How Do I Firm Up a Couch to Keep the Cushions from Sinking So Low?

Updated February 21, 2017

The couch is a comfortable rest stop in the home where you can sit down or take a quick nap. A place for welcoming guests or cozying up with your family, the couch is the place to meet in many homes. Over time, the plentiful sit-downs and quick naps take their toll on the couch, rendering its structural support weakened. Before you toss it away for a new one, try a few ways to keep the cushions from sinking too low.

Check the Springs

Look underneath the frame of the couch to see if the springs are easily visible; remove the fabric covering the base of the couch. You may notice that the springs are not tied or that the rope or twine is either loosened or damaged.

Try your hand at retying your couch springs, even though that is easier said than done. It requires a lot of patience and knowing how to tie the knots and loop the twine or rope to tie the springs together. You will also have to pay attention to balance the level of each spring by not compressing some springs more than others. Hire a professional if the task of tying the springs is too difficult. It will result in a couch as firm as new.

Check the Couch's Frame

Perhaps a piece of support framing is broken or out of place. Check underneath the couch to see if any bars are loosened. You may notice a crick or squeak whenever someone sits on the couch. Pay attention to which side this noise is coming from to identify the problem.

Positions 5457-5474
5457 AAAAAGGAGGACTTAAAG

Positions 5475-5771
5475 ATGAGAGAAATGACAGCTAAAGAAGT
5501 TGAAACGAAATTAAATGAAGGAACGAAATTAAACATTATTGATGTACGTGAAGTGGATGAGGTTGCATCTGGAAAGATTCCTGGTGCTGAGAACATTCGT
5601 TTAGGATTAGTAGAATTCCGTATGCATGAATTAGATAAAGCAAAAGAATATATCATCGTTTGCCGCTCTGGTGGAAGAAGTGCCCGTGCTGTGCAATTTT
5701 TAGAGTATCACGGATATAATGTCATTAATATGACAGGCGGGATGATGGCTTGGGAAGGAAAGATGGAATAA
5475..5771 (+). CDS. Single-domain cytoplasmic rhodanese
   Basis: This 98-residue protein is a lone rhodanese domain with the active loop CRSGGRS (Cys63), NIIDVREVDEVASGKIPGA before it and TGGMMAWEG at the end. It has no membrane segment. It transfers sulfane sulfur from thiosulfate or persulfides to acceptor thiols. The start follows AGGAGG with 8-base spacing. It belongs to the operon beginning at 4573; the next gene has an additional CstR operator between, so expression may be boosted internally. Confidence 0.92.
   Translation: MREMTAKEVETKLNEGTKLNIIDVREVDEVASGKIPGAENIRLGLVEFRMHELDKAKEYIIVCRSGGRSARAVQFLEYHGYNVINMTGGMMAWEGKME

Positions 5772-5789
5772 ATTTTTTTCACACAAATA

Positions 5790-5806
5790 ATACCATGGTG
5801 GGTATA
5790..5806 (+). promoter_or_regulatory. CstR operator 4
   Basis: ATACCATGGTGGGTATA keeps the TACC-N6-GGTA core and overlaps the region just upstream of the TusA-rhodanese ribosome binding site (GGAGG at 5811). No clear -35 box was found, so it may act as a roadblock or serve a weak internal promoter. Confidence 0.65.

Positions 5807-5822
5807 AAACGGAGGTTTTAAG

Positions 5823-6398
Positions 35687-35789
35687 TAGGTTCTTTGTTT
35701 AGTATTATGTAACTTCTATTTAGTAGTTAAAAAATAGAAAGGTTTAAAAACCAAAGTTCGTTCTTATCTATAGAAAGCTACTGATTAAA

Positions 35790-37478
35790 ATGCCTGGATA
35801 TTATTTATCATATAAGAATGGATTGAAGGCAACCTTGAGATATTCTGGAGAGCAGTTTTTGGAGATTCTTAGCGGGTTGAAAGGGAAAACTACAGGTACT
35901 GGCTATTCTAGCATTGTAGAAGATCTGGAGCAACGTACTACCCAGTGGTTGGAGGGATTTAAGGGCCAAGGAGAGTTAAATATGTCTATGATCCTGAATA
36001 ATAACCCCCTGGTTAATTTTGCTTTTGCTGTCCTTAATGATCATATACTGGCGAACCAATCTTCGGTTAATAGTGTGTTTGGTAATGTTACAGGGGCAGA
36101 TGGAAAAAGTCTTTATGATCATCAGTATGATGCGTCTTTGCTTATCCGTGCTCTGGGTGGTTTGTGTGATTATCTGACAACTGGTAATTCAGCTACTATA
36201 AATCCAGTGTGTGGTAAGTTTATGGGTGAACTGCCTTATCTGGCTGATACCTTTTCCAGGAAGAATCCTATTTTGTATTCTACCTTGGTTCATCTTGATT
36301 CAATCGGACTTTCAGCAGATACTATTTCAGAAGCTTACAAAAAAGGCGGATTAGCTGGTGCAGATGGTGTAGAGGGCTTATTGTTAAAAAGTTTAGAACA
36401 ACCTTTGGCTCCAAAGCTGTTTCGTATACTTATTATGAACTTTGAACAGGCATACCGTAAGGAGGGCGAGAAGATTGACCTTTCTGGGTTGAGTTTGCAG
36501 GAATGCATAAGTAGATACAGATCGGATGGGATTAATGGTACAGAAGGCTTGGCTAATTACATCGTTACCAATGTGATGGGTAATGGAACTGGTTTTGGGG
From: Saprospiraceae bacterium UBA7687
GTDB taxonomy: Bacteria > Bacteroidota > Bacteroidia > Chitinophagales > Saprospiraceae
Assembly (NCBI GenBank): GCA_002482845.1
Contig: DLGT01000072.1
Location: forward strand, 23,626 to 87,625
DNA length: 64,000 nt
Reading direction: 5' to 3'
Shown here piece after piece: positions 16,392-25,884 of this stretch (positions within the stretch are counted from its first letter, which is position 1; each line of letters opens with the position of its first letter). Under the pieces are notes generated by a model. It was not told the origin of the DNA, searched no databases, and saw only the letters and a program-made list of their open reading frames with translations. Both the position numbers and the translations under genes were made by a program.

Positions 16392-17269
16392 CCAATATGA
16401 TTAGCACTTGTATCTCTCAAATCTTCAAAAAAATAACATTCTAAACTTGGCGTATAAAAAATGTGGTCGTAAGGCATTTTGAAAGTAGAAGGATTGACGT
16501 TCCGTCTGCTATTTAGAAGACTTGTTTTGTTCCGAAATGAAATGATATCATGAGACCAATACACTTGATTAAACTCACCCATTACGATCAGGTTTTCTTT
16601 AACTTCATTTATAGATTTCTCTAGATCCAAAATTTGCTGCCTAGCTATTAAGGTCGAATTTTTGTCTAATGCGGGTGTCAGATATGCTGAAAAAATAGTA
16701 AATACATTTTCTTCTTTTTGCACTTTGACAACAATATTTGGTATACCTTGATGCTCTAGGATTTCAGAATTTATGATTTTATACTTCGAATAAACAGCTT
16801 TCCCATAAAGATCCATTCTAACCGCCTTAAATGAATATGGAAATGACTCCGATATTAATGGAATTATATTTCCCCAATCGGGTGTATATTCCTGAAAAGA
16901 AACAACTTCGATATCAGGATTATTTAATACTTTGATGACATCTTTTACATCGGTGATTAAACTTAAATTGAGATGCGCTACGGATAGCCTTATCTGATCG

If you notice that a piece of the wood framing is out of place, replace it adding wood glue between the joint. Screw the piece in place with a drill or hammer a nail into it to repair the couch frame. If a piece is broken--at one end or snapped in two at the middle--take it off and take it to your local home improvement store to purchase a piece of the same thickness and length. Attach this piece at the same location of the old one and reinforce it with wood glue to prevent the squeaks.

Add Board Support

If you cannot locate the problem, then use a wood board to prevent the cushions from sinking too low. Look under the couch to see if you can insert a board the width and length of the seat at the base of the springs. If so, screw the board to the existing framework to support the springs.

If installing one underneath is too cumbersome, cut the board to fit under the couch cushions from the top. You will have to determine whether you need to screw it in at either ends or if it is sufficient without screws. This board will eliminate the benefit of the extra cushioning provided by the springs but it will provide sturdy support under your couch cushions, much like a cushion atop a bench.

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About the Author

Naima Manal's articles on health, diet, nutrition, alternative medicine, education, parenting, crafts, travel, home and garden and home improvement have appeared on various websites. Manal received her Bachelor of Science in biology/pre-medical studies from Molloy College in 1994 and has been a freelance writer, teacher and homeschooling mom since 1993.